Earlier this year, daily deals market leader Groupon (Nasdaq:GRPN) fired its founder and CEO, Andrew Mason. Since then, the company’s stock price has doubled in value as the market regains some confidence in Groupon. The stock further strengthened when the company announced their second quarter results along with the appointment of a new CEO. Groupon appointed co-founder and acting CEO Eric Lefkosky as the full-time CEO.
Groupon’s Q2 revenues grew 7% over the year to $608.7 million, ahead of the Street’s estimates of $606.2 million. Adjusted earnings of $0.02 per share were in line with market expectations for the quarter.
By region, Groupon saw revenues from North America grow 42% over the year to $339.6 million. International revenues continued their decline, with revenues from EMEA down 24% and from rest of the world down 26% over the year. The active customer base grew 12% to 42.6 million for the quarter.
For the current quarter, Groupon projects revenues of $585 million-$635 million. It expects to end the quarter in the range of a loss of $0.01 to earnings of $0.01 per share.
Groupon has been converting its core business from the overcrowded daily deals market to other segments. It has sharpened its focus on retailing products through Groupon Goods, which brought in $242 million in revenues last quarter. Groupon Goods began nearly two years ago and now accounts for 40% of revenues. Groupon aims to expand its retail business with select number of SKUs and help promote local merchants instead of focusing on national and international brands. Right now, though, Groupon needs to build scale within the business to be able to manage shipping and infrastructure costs better.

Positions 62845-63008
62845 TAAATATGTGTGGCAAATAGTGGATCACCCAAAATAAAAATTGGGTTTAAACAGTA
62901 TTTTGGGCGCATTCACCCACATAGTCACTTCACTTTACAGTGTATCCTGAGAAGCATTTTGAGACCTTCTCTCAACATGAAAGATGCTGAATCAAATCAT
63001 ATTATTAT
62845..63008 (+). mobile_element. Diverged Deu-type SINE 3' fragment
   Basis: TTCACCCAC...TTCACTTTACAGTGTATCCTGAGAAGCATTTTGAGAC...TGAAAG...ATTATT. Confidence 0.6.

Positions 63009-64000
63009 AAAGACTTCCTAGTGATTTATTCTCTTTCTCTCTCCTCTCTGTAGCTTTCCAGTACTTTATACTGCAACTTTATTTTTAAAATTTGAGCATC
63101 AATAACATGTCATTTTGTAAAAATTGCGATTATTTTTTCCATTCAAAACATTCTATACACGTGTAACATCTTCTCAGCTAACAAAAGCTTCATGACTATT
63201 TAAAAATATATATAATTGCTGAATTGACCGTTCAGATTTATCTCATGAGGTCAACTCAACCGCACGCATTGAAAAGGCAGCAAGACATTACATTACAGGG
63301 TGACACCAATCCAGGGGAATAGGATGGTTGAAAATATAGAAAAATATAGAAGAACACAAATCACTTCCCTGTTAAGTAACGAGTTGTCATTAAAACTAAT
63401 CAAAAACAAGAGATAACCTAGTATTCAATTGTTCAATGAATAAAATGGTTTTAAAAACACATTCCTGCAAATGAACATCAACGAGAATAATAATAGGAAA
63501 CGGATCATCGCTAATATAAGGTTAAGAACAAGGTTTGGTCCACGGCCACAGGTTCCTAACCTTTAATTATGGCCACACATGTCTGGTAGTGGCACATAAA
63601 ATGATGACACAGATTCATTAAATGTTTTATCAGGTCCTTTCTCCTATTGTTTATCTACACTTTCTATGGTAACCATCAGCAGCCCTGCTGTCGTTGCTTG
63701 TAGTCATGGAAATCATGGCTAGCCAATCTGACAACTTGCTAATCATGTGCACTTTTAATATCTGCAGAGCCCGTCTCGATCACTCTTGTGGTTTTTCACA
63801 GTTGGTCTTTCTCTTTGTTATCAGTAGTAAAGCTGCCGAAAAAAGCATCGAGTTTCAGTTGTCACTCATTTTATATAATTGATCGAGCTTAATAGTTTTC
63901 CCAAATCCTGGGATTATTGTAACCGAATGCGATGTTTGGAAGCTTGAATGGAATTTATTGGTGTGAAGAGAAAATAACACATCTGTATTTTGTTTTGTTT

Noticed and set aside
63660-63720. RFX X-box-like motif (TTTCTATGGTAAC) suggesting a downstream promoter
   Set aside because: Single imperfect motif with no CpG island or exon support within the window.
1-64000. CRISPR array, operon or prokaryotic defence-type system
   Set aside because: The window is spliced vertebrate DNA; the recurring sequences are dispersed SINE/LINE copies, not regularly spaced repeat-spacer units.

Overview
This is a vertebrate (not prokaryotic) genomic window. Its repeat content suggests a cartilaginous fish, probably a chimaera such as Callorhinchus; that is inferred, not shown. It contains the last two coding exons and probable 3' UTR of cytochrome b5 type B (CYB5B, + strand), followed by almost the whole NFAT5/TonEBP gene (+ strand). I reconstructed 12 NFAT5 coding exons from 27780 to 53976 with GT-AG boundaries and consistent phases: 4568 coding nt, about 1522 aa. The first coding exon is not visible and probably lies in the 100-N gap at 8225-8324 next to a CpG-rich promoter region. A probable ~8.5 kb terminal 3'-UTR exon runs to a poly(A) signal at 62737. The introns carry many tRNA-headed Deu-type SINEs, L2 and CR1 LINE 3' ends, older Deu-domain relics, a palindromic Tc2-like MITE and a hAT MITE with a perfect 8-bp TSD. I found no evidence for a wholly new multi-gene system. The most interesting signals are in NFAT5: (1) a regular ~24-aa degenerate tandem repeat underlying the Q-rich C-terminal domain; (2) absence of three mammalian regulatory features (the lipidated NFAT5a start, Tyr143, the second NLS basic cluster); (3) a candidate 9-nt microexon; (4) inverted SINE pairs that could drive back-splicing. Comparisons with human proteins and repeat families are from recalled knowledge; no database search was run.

Recently, Groupon also announced diversification into the payments segment. With Groupon Payments, it will now sell card-swiping machines to merchants. The devices being sold by Groupon will be integrated with Groupon payments network, Breadcrumb. The machines are being made by Verifone and will retail for $150 up front. Merchants will also have the option to purchase the machines in installments of $15 per month for a year. Groupon will charge merchants a fee of $0.15 per transaction and 1.8% of the transaction value as fee for processing payments.
Meanwhile, Groupon continued to push its mobile business and recently bought mobile discovery app, Plumfare. Terms of the transaction were not disclosed. The San Francisco–based startup is known for its restaurant-discovery app that lets users connect with their friends by enabling upload of photos of food. Users can buy meals for their friends as gifts. When the friends redeem these gifts, the users are charged the price and Plumfare earns an undisclosed fee. Groupon plans to leverage the purchase to strengthen its mobile business. Of late, Groupon has seen significant traction in this part of the business. Last quarter, within North America, mobile accounted for 50% of sales, and overall the company saw more than 7.5 million downloads for the app.
Groupon’s stock is trading at $9.89 with a market capitalization of $6.6 billion. It touched a 52-week high of $11.22 earlier this month.
The strategy is haphazard and experimental, but at this point, experiments are necessary to find a solid footing and business model.